Students did a self-reflection of their Rube Goldberg Machine today (below)
Self Reflection of my Project
1. How did you come up with the idea for your project?
2. What do you see as the strengths of your device?
3. What was particularly important to you while you were completing your device?
4. What things did you struggle with while your were completing your project?
5. What was the most important thing you learned from completing this project?
6. What was the best thing that happened while you were working on this project?
7. What were some reactions your received from those who saw your project?
8. What advice would you give to someone just beginning this project?
9. What would your do differently, knowing what you now know about the project?
10. If you were given two weeks to improve on your project, what modifications or
extensions would you make?
For a fun assessment, students are listing all the simple machines they can find in the Holiday movie, Home Alone.
In class we've been learning about force and motion. Last week, students were introduced to Rube Goldberg machines(RGMs). RGMs use force, motion, and momentum to operate. Students were placed in groups and given the assignment to begin designing their own RGM. We will complete the RGM lab today and tomorrow. To finish out the week, we will be looking at our machines and discussing the energy transformations there in.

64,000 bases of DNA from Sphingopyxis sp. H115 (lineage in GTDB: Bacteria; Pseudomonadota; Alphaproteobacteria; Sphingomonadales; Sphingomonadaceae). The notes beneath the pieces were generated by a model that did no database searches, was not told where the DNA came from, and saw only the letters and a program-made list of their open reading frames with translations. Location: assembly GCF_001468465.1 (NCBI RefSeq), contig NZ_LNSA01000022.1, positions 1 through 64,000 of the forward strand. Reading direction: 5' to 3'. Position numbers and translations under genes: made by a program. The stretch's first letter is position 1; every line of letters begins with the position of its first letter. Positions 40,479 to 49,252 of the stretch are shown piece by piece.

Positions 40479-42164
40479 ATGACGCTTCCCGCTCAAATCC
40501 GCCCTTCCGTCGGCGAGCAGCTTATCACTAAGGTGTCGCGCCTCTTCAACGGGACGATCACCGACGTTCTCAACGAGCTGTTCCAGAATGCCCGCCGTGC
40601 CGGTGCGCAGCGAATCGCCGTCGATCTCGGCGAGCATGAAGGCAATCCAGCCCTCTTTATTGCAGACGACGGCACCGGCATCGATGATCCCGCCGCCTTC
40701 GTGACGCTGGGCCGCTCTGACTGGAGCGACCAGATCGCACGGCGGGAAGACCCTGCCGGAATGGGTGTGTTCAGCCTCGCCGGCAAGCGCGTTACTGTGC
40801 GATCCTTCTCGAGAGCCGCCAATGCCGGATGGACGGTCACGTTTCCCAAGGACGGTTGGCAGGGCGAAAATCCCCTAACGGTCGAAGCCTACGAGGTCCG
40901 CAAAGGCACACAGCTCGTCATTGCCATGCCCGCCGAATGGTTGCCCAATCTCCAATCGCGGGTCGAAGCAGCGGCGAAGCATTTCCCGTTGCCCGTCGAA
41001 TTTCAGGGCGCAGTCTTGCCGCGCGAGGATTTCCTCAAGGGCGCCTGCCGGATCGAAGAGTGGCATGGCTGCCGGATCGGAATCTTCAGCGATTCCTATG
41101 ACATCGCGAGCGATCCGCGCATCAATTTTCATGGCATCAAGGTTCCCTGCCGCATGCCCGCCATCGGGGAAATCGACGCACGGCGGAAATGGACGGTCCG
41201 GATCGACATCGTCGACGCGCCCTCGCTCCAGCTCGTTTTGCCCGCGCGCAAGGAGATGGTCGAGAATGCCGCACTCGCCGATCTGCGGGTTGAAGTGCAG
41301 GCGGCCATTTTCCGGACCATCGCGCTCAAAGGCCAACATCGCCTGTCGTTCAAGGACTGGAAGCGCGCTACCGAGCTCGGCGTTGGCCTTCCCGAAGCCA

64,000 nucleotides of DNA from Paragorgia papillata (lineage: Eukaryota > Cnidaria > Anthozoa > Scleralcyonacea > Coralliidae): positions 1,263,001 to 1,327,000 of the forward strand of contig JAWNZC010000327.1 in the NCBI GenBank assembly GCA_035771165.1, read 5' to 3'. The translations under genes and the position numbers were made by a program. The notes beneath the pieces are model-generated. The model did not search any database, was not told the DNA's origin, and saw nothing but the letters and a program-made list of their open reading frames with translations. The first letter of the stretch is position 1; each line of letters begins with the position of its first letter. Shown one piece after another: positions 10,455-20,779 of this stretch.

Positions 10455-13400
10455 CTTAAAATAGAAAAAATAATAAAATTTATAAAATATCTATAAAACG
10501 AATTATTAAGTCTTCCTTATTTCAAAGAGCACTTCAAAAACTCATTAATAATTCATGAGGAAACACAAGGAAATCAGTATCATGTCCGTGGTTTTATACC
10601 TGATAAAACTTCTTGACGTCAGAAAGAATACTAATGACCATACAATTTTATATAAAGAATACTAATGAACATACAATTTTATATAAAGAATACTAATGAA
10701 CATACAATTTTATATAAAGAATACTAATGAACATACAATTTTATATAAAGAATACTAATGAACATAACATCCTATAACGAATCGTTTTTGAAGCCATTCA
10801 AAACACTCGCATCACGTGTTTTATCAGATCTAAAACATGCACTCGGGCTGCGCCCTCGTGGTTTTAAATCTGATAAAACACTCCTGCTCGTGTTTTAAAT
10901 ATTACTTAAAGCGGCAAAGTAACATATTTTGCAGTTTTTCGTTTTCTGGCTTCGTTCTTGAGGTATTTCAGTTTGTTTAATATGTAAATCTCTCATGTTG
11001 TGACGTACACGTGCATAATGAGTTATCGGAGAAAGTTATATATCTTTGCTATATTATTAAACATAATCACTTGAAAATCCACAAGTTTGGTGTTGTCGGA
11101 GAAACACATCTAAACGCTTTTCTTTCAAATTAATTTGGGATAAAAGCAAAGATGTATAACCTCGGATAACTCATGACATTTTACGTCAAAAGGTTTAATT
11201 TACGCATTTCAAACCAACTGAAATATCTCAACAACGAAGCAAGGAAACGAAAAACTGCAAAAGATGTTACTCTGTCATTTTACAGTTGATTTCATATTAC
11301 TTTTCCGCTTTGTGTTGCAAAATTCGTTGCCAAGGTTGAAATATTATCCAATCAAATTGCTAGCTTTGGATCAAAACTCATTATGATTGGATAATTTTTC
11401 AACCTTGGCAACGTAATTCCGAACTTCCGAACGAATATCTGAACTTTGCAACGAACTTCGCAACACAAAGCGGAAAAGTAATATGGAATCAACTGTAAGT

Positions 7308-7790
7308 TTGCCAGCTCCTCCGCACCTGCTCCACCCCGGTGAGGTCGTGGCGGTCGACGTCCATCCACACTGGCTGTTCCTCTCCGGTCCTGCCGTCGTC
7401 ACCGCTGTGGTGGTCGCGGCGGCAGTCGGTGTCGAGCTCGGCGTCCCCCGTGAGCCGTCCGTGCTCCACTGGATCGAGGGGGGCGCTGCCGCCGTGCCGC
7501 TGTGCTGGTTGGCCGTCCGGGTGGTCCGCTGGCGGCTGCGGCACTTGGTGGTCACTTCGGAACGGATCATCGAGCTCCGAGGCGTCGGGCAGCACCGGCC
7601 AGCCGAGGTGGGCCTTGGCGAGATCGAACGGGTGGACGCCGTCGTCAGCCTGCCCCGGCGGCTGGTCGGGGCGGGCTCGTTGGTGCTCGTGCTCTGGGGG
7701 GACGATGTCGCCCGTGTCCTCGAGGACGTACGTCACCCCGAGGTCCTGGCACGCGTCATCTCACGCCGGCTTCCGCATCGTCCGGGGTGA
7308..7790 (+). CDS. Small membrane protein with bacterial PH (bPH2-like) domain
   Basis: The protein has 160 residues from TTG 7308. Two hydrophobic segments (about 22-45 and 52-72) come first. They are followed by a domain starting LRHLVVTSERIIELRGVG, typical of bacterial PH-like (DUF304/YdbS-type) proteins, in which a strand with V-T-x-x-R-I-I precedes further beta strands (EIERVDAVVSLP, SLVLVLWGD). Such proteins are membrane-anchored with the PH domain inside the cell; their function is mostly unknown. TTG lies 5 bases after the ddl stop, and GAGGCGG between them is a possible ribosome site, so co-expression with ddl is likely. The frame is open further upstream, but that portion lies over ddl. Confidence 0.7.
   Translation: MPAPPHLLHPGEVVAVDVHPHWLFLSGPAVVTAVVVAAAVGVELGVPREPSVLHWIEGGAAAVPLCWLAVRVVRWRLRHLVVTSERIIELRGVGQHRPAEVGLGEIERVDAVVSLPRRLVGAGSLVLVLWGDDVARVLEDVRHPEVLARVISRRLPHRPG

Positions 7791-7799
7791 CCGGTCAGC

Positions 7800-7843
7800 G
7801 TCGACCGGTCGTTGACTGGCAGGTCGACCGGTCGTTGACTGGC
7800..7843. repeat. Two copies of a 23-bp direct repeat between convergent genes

Check out these new RGM game websites I found!
More examples of RGM
RUBE GOLDBERG GAMES!!!!
Today in class we talked about the compound machines category of Rube Goldberg Machines. You may have seen these in a MythBusters spin-off show called "Unchained Reaction" or remember playing the game "Mouse Trap." These machines take imagination, planning and precision to create and complete successfully. We looked at several examples (below) and talked about the planning process. Students we randomly assigned to groups and tomorrow they will plan and practice their machines.
HOMEWORK: Complete the Rube Goldberg worksheet (attached below) using the website: http://www.rube-goldberg.com/
Here is an alternative site for answers: http://www.rubegoldberg.com/about
Part I: Name as many simple machine TYPES as you can remember from yesterday.
Part II: Draw a simple picture rendition of as many simple machine TYPES as you can remember from yesterday.
Part III: Identify 3 common objects that are examples of simple machines and label them correctly.
BONUS: Define "Compound Machine" using what you know about "Simple Machines"
BONUS II: What parts of your body act like simple and compound machines when you eat lunch?
Today we expanded our knowledge of simple machines and began looking at compound machines. At the end of class students watched a short DiscoveryEducation video which covered many topics involved in machines:
Next, I showed two short videos of Rube Goldberg machines (below):
AN ALTERNATIVE VERSION OF THE ABOVE VIDEO IS LOCATED AT: http://www.youtube.com/watch?v=IIGyVa5Xftw
Mrs. Tricia Hozie is a junior high and high school science teacher at Pinnacle Prep School in Texas.